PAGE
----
Sarah Jane (Clarke) Lippincott, born in 1823 was a poet, newspaper correspondent, and a women’s rights and antislavery activist. Sarah Jane was one of the first women in the United States to work as a newspaper reporter on a regular basis. Her family moved to New Brighton, when Sarah was nineteen. She would come to call New Brighton her true home. In 1847, Frederick Douglass and William Llyod Garrison gave speeches here. After their speeches they spent time in this house discussing the slavery question with Sarah Jane, her father and Milo Townsend. 93

4. First Presbyterian Church
119 3rd Avenue

In November 1836, the first 24 members of the newly formed “Falls of the Beaver Church”, today known as the First Presbyterian Church, met in their newly constructed white frame church. As their membership grew so did the abolitionist movement in New Brighton. Many members of this church were staunch abolitionists. Some church members were also secret Underground Railroad conductors and station masters, secret because it was against the 1850 Fugitive Slave Act law to harbor and aid runaways.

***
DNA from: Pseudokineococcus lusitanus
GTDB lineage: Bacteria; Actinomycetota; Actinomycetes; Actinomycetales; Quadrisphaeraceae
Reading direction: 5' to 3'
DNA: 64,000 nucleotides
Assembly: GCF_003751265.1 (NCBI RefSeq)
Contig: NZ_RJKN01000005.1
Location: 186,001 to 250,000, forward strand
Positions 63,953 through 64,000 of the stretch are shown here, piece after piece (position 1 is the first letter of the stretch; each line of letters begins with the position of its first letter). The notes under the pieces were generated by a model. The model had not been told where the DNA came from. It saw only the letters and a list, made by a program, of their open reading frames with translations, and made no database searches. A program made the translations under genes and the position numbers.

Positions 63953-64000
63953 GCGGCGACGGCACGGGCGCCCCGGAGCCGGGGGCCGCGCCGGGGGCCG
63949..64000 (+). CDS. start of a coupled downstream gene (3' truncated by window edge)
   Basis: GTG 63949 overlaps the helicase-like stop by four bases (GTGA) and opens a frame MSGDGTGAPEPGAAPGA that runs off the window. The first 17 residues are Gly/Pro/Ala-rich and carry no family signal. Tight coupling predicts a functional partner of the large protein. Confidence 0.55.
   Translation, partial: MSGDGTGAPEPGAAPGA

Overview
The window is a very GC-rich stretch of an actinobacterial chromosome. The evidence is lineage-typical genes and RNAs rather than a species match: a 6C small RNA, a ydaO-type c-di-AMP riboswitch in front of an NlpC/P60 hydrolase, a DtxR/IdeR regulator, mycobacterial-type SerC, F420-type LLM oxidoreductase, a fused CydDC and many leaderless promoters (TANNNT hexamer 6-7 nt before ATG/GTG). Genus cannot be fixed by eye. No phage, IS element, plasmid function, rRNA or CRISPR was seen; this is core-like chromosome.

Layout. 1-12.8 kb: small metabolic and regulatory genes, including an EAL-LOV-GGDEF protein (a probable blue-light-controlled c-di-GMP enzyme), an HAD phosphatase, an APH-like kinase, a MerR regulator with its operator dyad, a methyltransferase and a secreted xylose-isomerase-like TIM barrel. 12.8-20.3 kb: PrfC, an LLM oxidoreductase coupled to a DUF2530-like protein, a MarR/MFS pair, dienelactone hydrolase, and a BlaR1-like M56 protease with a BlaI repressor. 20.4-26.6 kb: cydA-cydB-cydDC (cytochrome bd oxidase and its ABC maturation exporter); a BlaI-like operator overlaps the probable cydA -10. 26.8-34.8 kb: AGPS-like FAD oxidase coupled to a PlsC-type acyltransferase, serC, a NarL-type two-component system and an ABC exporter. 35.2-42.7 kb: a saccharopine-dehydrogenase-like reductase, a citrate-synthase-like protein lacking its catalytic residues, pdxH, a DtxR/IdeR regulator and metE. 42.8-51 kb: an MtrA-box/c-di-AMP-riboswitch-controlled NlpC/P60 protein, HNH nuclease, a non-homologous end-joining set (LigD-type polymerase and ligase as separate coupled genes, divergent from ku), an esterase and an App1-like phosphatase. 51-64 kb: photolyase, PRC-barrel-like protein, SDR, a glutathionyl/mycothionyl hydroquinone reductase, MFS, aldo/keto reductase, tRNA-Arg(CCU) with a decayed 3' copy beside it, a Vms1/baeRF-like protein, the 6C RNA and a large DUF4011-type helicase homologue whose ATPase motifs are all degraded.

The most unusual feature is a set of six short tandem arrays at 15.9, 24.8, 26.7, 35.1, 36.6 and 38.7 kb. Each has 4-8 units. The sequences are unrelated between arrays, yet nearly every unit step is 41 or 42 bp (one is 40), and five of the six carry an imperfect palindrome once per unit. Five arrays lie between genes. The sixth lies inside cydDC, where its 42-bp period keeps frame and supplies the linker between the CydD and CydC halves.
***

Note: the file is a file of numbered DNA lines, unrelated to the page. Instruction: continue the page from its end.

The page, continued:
5. David Townsend Flour Mill
Big Rock Park

David Townsend was known as the “Father of New Brighton” because he laid out the town’s street plan and was very active in the town’s very early development. There were rumors in the town he was also a “conductor” on the Underground Railroad. In 1828, he built a flour mill along the side of the Beaver River that became known as the “Old Quaker Mill.” It was said that here runaways were harbored until a “safe house” was available. They would then be hidden in the secret false bottoms of delivery wagons under bags of flour to be taken to their next destination.

6. James Edgar House
1034 5th Avenue

When James Edgar built this house / inn circa 1850, it became one of the busiest corners in New Brighton; when in 1851 the railroad was built from Pittsburgh to New Brighton, trains were stopping at the passenger station, today the Merrick Art Gallery, across the street. Edgar offered light meals, rooms for the night and livery services such as horses and carriages. Edgar was an avid abolitionist and a rumored Underground Railroad conductor. Legend has it that a tunnel ran between the train station and the inn that was used to rescue slaves when they arrived at the train station with their masters.

7. The Irish Townsend House
1229 7th Avenue